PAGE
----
hugo December 22, 2015 12:41 AM

What’s the chance that the backdoor was installed while the product was under control of NetScreen Technologies, before Juniper’s acquisition?

hugo December 22, 2015 12:56 AM

To answer my own question, the Rapid7 blog post states:

This is interesting because although the first affected version was released in 2012, the authentication backdoor did not seem to get added until a release in late 2013

According to Wikipedia the NetScreen acquisition was 2004.

Vesselin Bontchev December 22, 2015 2:48 AM

There are indeed 2 backdoor. The one disclosed by Rapid7 has been put there by some lamer. First of all, it is in cleartext in the code (instead of using some hash of it, for instance). Second, they managed to do it only the last year:

The other one has been in there for much longer. The reason why Juniper Networks sounded so confident after the Snowden disclosure that the NSA had backdoored DUAL_EC_DRBG was because they used it with parameters different from the ones suggested by NIST. It’s like changing the locks on the backdoor.

However, it is not immediately clear how this second backdoor could be used for breaking the VPN traffic. See this for a technical discussion of the issue:

DetunizedGravity December 22, 2015 3:03 AM

As for Juniper not alloting enough resources to things like code review, etc. I’d like to bring your attention to the fact that it happened during the very last years of the lifetime of NetScreen. Most commercial and technical resources at that time were dedicated to polishing and selling the security aspects of JunOS and the SRX devices. Juniper was missing its customers very very hard towards its next gen products back then. I remember how hard it could be to obtain support for, and changes in, NetScreen at that time. This probably participated in what we discover today.

Gerard van Vooren December 22, 2015 4:06 AM

@ DetunizedGravity,

As for Juniper not alloting enough resources to things like code review, etc. I’d like to bring your attention to the fact that it happened during the very last years of the lifetime of NetScreen.

Here is a quote from the article:

ScreenOS does make use of the Dual_EC_DRBG standard…

It has been said before that Dual_EC_DRBG is questionable but after the Snowden revelations alarm bells should have rang. There is no excuse for this.

Woo December 22, 2015 6:19 AM

I don’t really get it.. if someone managed “to hack into the firewall and copy or modify those “self-generated basis points.””, isn’t he in there already and could siphon the traffic out by an easier means?

Clive Robinson December 22, 2015 8:57 AM

@ Woo,

… isn’t he in there already and could siphon the traffic out by an easier means?

With easy comes high visability.

That is the attacker has no way of knowing how the target is “instrumented” to detect intrusion and exfiltration of data.

However with the points and other problems in the protocol, you get to know what the random number is generating and thus with a little work have the all important keys.

Thus if you are one of the FiveEyes with a “collect it all” mentality and the ability to hover it all up well upstream of the site under attack. No matter what instrumentation the person under attack has they won’t see anything as the attack is now being carried out outside of what they can see.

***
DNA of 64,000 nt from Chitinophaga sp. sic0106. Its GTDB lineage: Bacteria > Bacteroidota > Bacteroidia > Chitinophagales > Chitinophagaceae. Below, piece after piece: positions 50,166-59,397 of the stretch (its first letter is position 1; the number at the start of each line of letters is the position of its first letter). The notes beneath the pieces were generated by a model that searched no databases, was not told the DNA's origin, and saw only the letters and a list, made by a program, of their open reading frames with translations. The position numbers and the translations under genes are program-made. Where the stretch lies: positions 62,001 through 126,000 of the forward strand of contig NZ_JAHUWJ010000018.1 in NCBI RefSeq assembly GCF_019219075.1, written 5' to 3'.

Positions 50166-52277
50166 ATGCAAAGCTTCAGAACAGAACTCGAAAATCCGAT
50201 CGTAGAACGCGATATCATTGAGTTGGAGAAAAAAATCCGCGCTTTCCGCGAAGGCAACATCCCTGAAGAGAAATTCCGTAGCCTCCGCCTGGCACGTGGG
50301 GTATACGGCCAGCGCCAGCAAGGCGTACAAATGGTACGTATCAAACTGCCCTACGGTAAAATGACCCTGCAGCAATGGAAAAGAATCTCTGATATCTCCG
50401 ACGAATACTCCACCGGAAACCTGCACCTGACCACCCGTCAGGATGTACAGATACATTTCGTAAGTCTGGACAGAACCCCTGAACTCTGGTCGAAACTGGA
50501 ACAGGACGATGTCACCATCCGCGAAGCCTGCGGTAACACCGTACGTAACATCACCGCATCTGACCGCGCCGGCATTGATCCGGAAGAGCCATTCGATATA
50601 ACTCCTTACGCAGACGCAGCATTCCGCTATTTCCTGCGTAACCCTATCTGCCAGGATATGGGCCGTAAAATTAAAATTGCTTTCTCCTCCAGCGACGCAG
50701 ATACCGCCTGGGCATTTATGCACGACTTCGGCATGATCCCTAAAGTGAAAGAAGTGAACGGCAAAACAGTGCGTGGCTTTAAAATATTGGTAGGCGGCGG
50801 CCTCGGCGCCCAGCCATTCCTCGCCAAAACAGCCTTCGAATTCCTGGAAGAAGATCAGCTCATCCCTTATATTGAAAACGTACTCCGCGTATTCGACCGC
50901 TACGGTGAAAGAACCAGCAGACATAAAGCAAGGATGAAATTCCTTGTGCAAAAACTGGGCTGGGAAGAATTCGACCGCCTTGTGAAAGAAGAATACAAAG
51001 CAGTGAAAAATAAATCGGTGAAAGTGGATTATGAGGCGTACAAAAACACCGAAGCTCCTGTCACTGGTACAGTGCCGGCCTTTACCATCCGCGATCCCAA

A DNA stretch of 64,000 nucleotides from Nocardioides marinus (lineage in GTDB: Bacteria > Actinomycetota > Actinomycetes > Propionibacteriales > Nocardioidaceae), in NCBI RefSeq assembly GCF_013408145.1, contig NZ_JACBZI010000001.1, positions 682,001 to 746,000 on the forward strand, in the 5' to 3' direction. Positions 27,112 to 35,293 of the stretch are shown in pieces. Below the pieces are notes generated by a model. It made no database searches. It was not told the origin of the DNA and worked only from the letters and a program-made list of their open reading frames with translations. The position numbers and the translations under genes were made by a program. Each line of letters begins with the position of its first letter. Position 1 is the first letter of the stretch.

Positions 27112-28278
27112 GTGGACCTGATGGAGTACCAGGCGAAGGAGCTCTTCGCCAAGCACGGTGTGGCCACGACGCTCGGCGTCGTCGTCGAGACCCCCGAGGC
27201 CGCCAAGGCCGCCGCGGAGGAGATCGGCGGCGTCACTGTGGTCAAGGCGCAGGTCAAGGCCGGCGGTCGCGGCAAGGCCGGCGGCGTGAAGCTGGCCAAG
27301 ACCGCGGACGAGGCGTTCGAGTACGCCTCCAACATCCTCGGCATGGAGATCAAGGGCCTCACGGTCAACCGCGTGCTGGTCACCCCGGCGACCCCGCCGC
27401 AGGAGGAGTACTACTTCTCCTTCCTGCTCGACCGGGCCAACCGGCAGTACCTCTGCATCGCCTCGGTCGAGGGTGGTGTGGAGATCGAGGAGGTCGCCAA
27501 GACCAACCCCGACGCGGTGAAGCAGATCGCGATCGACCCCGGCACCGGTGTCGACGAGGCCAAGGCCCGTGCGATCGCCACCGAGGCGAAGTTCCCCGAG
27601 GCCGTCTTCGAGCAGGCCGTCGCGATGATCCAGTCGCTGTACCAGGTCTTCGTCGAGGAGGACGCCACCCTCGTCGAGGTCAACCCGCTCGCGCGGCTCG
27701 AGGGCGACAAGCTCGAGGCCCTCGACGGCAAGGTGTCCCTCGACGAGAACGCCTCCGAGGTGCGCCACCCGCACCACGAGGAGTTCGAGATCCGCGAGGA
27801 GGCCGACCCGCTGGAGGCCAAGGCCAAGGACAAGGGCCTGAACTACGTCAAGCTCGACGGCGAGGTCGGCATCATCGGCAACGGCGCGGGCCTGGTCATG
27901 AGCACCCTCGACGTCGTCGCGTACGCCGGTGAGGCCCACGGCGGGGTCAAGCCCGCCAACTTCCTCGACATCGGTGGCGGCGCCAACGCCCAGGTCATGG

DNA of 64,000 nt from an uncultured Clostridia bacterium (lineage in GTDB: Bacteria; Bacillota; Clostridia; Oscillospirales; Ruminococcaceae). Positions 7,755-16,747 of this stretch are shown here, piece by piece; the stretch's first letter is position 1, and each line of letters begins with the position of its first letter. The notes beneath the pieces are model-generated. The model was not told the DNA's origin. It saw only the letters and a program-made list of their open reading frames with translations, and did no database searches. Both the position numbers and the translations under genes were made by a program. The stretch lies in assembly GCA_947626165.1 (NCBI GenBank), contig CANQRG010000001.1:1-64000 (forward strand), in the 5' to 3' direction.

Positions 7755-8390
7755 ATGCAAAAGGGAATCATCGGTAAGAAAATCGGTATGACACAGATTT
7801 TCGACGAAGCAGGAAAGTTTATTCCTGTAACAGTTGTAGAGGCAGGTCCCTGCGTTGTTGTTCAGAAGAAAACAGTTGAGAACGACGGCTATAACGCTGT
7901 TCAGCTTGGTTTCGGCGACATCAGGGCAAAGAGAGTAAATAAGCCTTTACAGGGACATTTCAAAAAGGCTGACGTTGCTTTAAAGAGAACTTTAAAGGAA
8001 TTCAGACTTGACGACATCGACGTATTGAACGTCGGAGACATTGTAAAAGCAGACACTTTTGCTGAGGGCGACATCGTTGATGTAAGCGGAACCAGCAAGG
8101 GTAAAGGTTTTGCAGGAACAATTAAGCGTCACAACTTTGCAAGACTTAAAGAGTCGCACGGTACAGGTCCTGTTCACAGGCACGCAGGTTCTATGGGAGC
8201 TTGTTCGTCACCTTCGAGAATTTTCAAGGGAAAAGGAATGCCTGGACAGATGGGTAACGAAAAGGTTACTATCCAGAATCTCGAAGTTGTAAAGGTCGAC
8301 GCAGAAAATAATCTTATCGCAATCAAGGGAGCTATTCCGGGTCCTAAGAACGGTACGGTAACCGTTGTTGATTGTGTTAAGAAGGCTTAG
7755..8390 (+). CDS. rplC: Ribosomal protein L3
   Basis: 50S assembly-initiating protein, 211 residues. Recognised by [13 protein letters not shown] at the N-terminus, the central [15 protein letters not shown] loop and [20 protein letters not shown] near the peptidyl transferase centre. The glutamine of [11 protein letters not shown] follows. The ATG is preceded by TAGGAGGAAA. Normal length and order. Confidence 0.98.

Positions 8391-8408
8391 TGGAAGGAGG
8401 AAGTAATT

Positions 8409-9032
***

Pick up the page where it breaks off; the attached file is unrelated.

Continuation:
Worse if the attacker has previously copied all the traffic, then they can see traffic from before the point the points were exfiltrated.

It’s the reason people like Nicholas Weaver are directly attributing it to a nation state. Such as the US UK Israel etc.

L. W. Smiley December 22, 2015 1:26 PM

According to Wired the second rng, ANSI X.9.31, is never used, just dual_ec. Further the current patch hasn’t fixed this just replacing the Q point to what it was leaving the possibility that Juniper could generate a corresponding secret key e to go with Q giving Juniper a backdoor. The researchers in the Wired article suggest that all this coul be fixed with a single line of code which they haven’t done yet.

Scrattæe December 22, 2015 6:26 PM

A lot of sources seem to imply that the orignal (and now restored) Q chosen by Juniper was probably generated maliciously as well, to allow someone (Juniper or a client) to monitor the traffic.

But, assuming that someone was actually using an e based on the Q chosen by Juniper to collect and decrypt VPN traffic, shouldn’t that same someone notice the “unauthorized” change of Q, since their e would no longer allow them to decrypt traffic? Why, then, did it take so long for Juniper to detect that the Q had been changed?

steven December 22, 2015 7:22 PM

@Scrattæe, who really bothers to patch these things after deploying them? As that slowwwly growing portion of users applies patches, it would still take time, to realise why that ‘backdoor zero’ no longer works against specific targets (as you may not even know what firmware version they’re running); to get some Juniper insider to fix it for you (perhaps covertly); and find some compelling reason for everyone to apply the patch restoring the original Q. The SSH backdoor gives that compelling reason everyone must patch now, and in the very same update Juniper restored the original Q. As a customer, you may either run an insecure device or restore the original Q.

To save face, Juniper really must get rid of Dual EC DRBG now.

I speculate (actually, wish) that whoever changed the Q – ‘unauthorised’ – may have done so with the intention of locking the NSA out, rather than letting someone else in. I can’t think of a better protest against a government-mandated backdoor, than by sneakily closing it, and leading people to discover and expose it.